Caterpillar bulldozer, occupied territories
The Presbyterian committee on the Middle East has voted overwhelmingly in favor of divesting from three companies whose products are used by the Israeli military.
The vote this morning, with 36 in favor, 11 against and 1 abstention, is a boon to divestment activists who hope that the full Presbyterian general assembly will vote to divest. It removes the last barrier to a full plenary vote, which is set for Thursday or Friday of this week.
Here’s the Israel/Palestine Mission Network of the Presbyterian church statement on the vote:
The Israel/Palestine Mission Network of the Presbyterian Church (USA) is pleased to announce that today Committee 15 of the 220th General Assembly voted in favor of Resolution 15-11, which calls for divestment from Caterpillar, Hewlett-Packard, and Motorola Solutions, over Israel’s use of their products in violations of Palestinian human rights. In voting to support divestment, committee members also recommended that the church reinvest divested funds into companies engaging in peaceful pursuits in Israel and Palestine.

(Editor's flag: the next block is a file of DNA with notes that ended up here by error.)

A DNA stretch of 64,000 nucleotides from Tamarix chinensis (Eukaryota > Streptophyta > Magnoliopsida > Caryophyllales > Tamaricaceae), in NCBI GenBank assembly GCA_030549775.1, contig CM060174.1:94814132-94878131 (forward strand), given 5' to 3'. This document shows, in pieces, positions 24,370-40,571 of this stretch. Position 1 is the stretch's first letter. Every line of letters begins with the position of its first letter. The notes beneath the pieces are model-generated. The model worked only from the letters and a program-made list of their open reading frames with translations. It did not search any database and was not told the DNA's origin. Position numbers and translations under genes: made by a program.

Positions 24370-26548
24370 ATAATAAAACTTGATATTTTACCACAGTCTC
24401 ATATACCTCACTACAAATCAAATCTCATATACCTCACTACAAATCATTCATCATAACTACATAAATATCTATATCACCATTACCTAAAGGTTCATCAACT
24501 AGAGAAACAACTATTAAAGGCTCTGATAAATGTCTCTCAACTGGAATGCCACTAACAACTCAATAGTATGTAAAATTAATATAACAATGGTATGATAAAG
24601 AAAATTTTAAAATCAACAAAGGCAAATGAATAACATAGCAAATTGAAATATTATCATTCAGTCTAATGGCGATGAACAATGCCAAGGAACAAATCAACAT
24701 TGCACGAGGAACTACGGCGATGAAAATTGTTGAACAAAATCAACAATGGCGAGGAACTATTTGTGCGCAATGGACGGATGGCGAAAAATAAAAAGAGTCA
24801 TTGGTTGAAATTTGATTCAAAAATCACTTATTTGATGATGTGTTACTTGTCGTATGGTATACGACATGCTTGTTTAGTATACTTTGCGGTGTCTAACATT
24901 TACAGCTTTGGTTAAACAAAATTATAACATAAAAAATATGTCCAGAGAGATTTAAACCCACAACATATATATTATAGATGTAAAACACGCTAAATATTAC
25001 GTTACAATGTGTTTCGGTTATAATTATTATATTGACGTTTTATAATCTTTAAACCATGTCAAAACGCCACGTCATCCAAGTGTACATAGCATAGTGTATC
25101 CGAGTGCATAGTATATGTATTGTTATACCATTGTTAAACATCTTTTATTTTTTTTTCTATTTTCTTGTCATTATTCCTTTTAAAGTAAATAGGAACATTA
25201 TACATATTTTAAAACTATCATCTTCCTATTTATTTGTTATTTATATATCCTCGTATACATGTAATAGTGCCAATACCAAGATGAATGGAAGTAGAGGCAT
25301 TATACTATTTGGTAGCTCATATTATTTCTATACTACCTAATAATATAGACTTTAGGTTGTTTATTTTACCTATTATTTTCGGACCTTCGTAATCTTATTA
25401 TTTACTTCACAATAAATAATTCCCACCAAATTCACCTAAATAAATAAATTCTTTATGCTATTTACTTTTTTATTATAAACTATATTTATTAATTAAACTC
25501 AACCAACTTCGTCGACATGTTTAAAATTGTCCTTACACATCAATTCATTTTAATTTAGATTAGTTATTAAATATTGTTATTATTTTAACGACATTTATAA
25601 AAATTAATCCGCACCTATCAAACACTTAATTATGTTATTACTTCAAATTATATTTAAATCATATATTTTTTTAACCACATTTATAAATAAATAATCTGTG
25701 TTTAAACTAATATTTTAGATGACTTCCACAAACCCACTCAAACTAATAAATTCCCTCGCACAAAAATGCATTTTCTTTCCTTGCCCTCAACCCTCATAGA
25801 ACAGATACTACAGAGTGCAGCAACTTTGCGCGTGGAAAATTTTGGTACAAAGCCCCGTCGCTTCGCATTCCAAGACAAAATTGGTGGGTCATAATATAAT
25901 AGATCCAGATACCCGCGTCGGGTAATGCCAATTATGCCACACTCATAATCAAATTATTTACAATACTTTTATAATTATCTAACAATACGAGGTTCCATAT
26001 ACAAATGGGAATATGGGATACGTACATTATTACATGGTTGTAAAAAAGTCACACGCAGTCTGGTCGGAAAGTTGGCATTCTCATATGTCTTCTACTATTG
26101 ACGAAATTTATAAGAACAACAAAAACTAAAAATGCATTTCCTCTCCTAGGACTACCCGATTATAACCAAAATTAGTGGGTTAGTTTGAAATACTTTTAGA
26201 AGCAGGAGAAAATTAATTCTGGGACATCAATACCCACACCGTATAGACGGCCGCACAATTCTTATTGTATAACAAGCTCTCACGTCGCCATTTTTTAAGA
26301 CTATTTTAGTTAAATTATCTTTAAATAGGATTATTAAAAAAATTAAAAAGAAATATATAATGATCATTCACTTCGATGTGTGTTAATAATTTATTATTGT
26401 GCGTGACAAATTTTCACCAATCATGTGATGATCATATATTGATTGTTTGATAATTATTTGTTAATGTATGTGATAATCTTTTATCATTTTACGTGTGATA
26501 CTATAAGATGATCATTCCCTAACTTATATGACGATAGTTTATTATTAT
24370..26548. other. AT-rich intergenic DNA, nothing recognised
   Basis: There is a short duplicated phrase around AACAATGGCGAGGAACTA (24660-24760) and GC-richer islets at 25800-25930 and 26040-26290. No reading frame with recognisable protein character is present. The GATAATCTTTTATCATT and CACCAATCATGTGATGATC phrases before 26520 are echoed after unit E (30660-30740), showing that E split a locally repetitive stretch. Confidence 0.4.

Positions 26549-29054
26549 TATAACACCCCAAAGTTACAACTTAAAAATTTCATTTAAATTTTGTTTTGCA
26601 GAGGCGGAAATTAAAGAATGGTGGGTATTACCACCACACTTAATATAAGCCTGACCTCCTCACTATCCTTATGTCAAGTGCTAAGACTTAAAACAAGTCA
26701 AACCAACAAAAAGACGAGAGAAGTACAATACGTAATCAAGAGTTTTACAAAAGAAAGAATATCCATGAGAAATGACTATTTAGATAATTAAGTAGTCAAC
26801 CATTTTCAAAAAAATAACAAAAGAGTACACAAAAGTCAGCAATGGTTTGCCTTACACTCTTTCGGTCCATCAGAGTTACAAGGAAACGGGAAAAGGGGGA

“This is an encouraging step,” said Rev. Dr. Walt Davis, IPMN Education Co-Chair. “We hope plenary voters will follow the lead of Committee 15 and the recommendations of the Mission Responsibility Through Investing committee and support divestment from these companies that are profiting from Israel’s violations of Palestinian human rights. It’s been a long and thorough process and it’s finally time for the church to stop profiting from the suffering the peoples of the Holy Land.”
You can read the resolution here.
Caterpillar makes bulldozers that are outfitted by the Israeli military and used to destroy Palestinian homes. The corporation suffered a blow after the pension fund TIAA-CREF divested some holdings in the company last month following a decision by MSCI, a Wall Street investment service firm, to take Caterpillar off its index of “socially responsible” companies.
The vote came after a marathon session yesterday that featured heated debate over the measure.
The one abstention on the vote came from Ken Page, a Presbyterian commissioner from Florida who went on a Jewish Council for Public Affairs junket to Israel. He recused himself from all votes to avoid charges of bias.
Even before the vote, Israel lobbyists were fretting about the chances that the divestment resolution had. It appears their nervousness was justified.
Jewish Voice for Peace has a petition up encouraging Presbyterians to “vote your conscience on divestment from corporations profiting from the Occupation.” Sign it here.